Renowned Oxford papyrologist Peter J. Parsons describes the process of editing papyri from Oxyrhynchus:
"The pleasures of the [Oxyrhynchus] project have been threefold. First, there is the pleasure of the chase: open a box of unpublished papyri, and you never know what you will find — high poetry and vulgar farce, sales and loans, wills and contracts, tax returns and government orders, private letters, shopping lists and household accounts. Then, there is the pleasure of comprehension: as you decipher the ink, still black after two thousand years, you begin to make words out of letters and then sentences out of words; the eye looks for shapes, and the mind looks for sense, and the two in alliance will (all being well) turn a string of symbols into intelligible text. Thirdly, your new text finds its place within larger structures. A fragment of Greek Comedy may add a new scene to a play already known from other fragments; an edict of the governor of Egypt may join other documents to hint at reform and politics; the lease of a vineyard will contribute evidence about price-inflation and consumer preference. Throughout the process, the researcher becomes aware of a unity. Every fragment of every kind in every box belongs in one historical and geographical context — the reading, writing and working citizens of Oxyrhynchus, the City of the Sharp-nosed Fish."
Excerpt from: Parsons, P.J. City of the Sharp-Nosed Fish: Greek Lives in Roman Egypt. London: Weidenfeld & Nicolson, 2007, xxvi-xxvii.
Several months ago, I blogged about an event called "Discover the Evidence" that took place on 5-6 December 2013. Readers may remember that it was at this event that hundreds of papyrus fragments were apparently extracted from mummy masks by Scott Carroll, a controversial American collector of antiquities. It was reported that "each attendee actually participated in the extraction of papyri fragments [sic] from ancient artifacts." [This last quote was taken from Christian apologist Josh McDowell's website before it was later quietly deleted.]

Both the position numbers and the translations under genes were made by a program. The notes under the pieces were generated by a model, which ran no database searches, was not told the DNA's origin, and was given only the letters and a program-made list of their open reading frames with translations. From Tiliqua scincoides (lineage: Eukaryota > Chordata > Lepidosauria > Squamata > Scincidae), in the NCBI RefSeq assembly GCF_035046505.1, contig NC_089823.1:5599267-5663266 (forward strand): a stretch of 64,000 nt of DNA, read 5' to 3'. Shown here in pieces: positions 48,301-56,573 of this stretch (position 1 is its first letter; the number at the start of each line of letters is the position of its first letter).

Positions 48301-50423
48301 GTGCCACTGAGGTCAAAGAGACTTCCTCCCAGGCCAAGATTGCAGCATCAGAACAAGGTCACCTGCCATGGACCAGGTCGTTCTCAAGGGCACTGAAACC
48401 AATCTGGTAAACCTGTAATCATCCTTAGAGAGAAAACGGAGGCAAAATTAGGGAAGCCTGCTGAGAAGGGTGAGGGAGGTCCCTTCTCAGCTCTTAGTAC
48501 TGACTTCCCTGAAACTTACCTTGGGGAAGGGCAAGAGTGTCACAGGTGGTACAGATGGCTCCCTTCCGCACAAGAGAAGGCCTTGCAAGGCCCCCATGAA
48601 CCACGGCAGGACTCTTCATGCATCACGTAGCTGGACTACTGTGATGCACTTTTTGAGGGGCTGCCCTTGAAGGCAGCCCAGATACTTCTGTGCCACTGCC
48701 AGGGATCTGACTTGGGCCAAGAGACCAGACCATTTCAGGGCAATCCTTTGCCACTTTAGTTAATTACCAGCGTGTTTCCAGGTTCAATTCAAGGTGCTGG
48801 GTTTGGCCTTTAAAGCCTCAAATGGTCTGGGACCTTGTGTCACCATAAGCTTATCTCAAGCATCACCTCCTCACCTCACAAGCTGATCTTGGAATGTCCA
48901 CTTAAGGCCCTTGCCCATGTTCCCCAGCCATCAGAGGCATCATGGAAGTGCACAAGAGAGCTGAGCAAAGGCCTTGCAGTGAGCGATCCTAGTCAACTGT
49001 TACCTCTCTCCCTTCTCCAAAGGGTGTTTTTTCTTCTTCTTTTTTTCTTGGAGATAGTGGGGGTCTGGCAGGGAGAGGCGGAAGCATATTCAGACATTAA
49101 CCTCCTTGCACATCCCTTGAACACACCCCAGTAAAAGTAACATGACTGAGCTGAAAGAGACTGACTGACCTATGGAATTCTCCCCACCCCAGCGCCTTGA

A reader of this blog has brought to my attention a booklet titled "Discovering a Living Treasure," which has now been made available through Josh McDowell's website. For those who are following my posts about the Green Collection, Scott Carroll, mummy masks, cultural artifacts and heritage, ethical practices in the acquisition and use of papyri and other antiquities, and so on—this piece will be of interest to you. The booklet, authored by Josh McDowell, gives many more details about the "Discover the Evidence" event, the artifacts handled there, and those who were involved (note especially McDowell and Carroll's involvement). We learn that Josh McDowell is now the owner of Christian papyri. We also learn more about how he intends to use them. Readers can take it from here. I think everyone knows how I feel about these issues already.
This NT manuscript is interesting for a variety of reason, one of which is the cursive note at the bottom. This is not a continuation of the NT text above, nor has it been deciphered given its ungrammatical characteristics. So, which NT manuscript is this? And does anyone want to take a stab at the meaning and function of the scribbled note?
Update: As several people have pointed out on Facebook, via email, and through the comments here, this is indeed P.Oxy. II 209 (P10). The most exhaustive study of it is the recent article by AnneMarie Luijendijk, "A New Testament Papyrus and Its Documentary Context: An Early Christian Writing Exercise from the Archive of Leonides (P.Oxy. II 209/P10)," JBL 129.3 (2010): 575-596.